Under pressure Prime Minister Theresa May tours EU capitals, a day after delaying a parliamentary vote to avoid a crushing defeat
Embattled British Prime Minister Theresa May embarked on a tour of European capitals on Tuesday in a desperate bid to salvage her Brexit deal, a day after delaying a parliamentary vote on the text to avoid a crushing defeat.
May had breakfast with Dutch Prime Minister Mark Rutte in The Hague before heading to Berlin for lunch with Chancellor Angela Merkel, and was then to travel on to Brussels.
She is seeking "reassurances" over provisions in the EU withdrawal agreement concerning Northern Ireland, which she hopes could persuade her rebellious Conservative party to support it.
European Commission chief Jean-Claude Juncker said ahead of meeting May that he was "surprised" at being asked for more talks.
"I'm surprised because we had reached an agreement on November 25" at the last EU summit, he told the European Parliament in Strasbourg.
"The deal we have achieved is the best deal possible, it's the only deal possible.
"There is no room whatsoever for renegotiation but of course there is room, if used intelligently, to give further clarification and further interpretations."
MPs in the House of Commons were due to vote on the deal on Tuesday night, but May deferred it on Monday, admitting she expected to lose by a "significant margin".
Her spokesman said Tuesday the vote would be rescheduled before January 21 -- just months before Britain leaves the EU on March 29.
EU President Donald Tusk, who was also to meet May in Brussels, has called a meeting of the other 27 EU leaders on Thursday to discuss the latest Brexit developments.
They and May were already due to attend a European Council summit on Thursday and Friday, which the British prime minister is expected to use to further press her case.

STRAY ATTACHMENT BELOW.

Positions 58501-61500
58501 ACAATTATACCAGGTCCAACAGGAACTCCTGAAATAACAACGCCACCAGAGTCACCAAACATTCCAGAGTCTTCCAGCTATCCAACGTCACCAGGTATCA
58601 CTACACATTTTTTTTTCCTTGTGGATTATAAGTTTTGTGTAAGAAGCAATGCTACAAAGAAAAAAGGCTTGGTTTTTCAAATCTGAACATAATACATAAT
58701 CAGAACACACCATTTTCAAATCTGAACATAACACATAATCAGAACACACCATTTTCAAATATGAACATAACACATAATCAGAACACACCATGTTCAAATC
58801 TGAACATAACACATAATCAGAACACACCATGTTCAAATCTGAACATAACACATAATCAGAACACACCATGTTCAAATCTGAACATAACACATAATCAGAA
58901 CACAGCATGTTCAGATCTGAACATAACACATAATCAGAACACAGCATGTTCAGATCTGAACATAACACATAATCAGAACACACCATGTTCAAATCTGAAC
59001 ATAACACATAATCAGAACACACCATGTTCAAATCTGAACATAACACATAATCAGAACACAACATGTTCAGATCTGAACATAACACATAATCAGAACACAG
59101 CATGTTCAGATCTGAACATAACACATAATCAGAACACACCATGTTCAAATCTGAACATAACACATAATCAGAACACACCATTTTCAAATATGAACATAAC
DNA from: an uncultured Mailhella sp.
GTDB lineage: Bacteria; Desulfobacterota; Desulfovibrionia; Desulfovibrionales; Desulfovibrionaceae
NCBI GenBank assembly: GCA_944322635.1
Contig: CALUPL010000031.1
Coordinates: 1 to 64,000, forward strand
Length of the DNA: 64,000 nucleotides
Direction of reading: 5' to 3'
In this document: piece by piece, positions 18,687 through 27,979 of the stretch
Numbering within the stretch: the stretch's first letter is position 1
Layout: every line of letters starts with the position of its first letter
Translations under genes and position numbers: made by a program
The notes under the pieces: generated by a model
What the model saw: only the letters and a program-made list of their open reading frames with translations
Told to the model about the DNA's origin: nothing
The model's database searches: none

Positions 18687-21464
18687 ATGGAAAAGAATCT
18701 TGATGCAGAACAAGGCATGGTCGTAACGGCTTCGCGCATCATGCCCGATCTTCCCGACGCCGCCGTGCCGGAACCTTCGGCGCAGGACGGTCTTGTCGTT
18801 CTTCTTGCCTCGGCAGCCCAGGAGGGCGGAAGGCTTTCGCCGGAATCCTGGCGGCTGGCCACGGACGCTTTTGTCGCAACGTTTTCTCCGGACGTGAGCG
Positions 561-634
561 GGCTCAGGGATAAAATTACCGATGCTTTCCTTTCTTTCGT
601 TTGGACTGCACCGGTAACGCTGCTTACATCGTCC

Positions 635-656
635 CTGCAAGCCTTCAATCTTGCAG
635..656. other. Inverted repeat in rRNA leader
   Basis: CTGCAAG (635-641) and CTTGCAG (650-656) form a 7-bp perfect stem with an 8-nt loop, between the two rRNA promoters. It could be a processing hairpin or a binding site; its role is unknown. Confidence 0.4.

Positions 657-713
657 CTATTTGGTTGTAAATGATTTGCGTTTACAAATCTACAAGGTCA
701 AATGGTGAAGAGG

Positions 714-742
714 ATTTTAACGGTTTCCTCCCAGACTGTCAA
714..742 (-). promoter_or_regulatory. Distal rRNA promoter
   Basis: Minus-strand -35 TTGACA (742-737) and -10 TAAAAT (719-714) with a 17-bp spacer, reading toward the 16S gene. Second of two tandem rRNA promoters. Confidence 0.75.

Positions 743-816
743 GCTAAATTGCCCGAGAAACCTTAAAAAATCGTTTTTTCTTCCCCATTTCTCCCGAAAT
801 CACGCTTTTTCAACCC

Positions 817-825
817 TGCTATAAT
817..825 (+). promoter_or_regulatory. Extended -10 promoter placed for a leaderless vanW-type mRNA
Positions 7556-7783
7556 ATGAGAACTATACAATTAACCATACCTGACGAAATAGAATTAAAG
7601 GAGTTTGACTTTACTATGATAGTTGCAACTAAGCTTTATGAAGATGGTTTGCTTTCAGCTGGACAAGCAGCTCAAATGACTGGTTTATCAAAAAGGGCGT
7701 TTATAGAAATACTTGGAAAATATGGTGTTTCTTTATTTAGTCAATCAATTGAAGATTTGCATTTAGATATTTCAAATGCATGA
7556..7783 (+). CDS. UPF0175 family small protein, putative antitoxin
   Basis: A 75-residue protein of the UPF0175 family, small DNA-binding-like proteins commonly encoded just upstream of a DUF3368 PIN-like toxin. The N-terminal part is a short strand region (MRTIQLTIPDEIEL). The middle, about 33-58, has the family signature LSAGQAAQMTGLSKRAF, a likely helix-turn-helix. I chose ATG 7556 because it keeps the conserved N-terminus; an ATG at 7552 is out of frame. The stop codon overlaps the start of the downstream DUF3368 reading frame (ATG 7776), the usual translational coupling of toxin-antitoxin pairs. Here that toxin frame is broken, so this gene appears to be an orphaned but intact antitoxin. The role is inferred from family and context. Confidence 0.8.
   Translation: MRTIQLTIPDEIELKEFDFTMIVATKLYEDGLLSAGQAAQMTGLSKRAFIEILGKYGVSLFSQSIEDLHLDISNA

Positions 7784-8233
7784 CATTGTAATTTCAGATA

Irish Foreign Minister Simon Coveney said his government ruled out changes to the wording of the withdrawal agreement, but said there could be "a political declaration coming from a European Council".
"The Irish government doesn't have an issue with providing reassurance if that's helpful," he told national broadcaster RTE.
May faces strong opposition from her own Conservative MPs and parliamentary allies over a clause in the Brexit deal designed to keep open the border with Ireland.
The so-called backstop risks tying Britain into a customs union with the EU for years after it leaves the bloc -- far from the clean break that eurosceptics want.
"I have heard those concerns and I will now do everything I possibly can to secure further assurances," May told mutinous MPs on Monday, after pulling the vote.
But it is far from clear what she can achieve.
One of her ministers, Martin Callanan, said in Brussels on Tuesday that Britain is seeking "additional legal reassurances that UK cannot be permanently trapped in the Irish backstop".
Leader of the House Andrea Leadsom said this could take the form of "an addendum".
May said on Monday that "nothing should be off the table", but warned that reopening the withdrawal agreement could see other countries seek to remomve bits they do not like, for example on fishing rights.
Anand Menon, European politics professor at King's College London, said May needed Brussels to make it "absolutely clear" that it would offer no new concessions on the deal.
"I imagine they'll add some language saying that both sides remain convinced that we'll never need to use the backstop," he told AFP.
Even if no deal is secured, Britain is still on course to leave the EU on March 29 -- a scenario the government has warned will be hugely damaging to the economy.
The decision to defer the vote sent the pound plunging.
Tusk said Thursday's EU meeting would cover no-deal plans, while May's cabinet was also due to discuss the issue on Wednesday.
France's minister for European affairs, Nathalie Loiseau, said the possibility of no deal was "not unlikely", adding: "I'm very worried."
May's decision also drew outrage from MPs, who demanded the right to vote on the Brexit deal.
Opposition Labour leader Jeremy Corbyn is facing calls to table a no-confidence vote in the prime minister, but is holding off for now as the party believes May is likely to win.
"The government has lost control of events and is in complete disarray," he warned on Monday.
Eurosceptic MPs in May's Conservative party also repeated calls for her to be replaced, with one warning it was time to "govern or quit".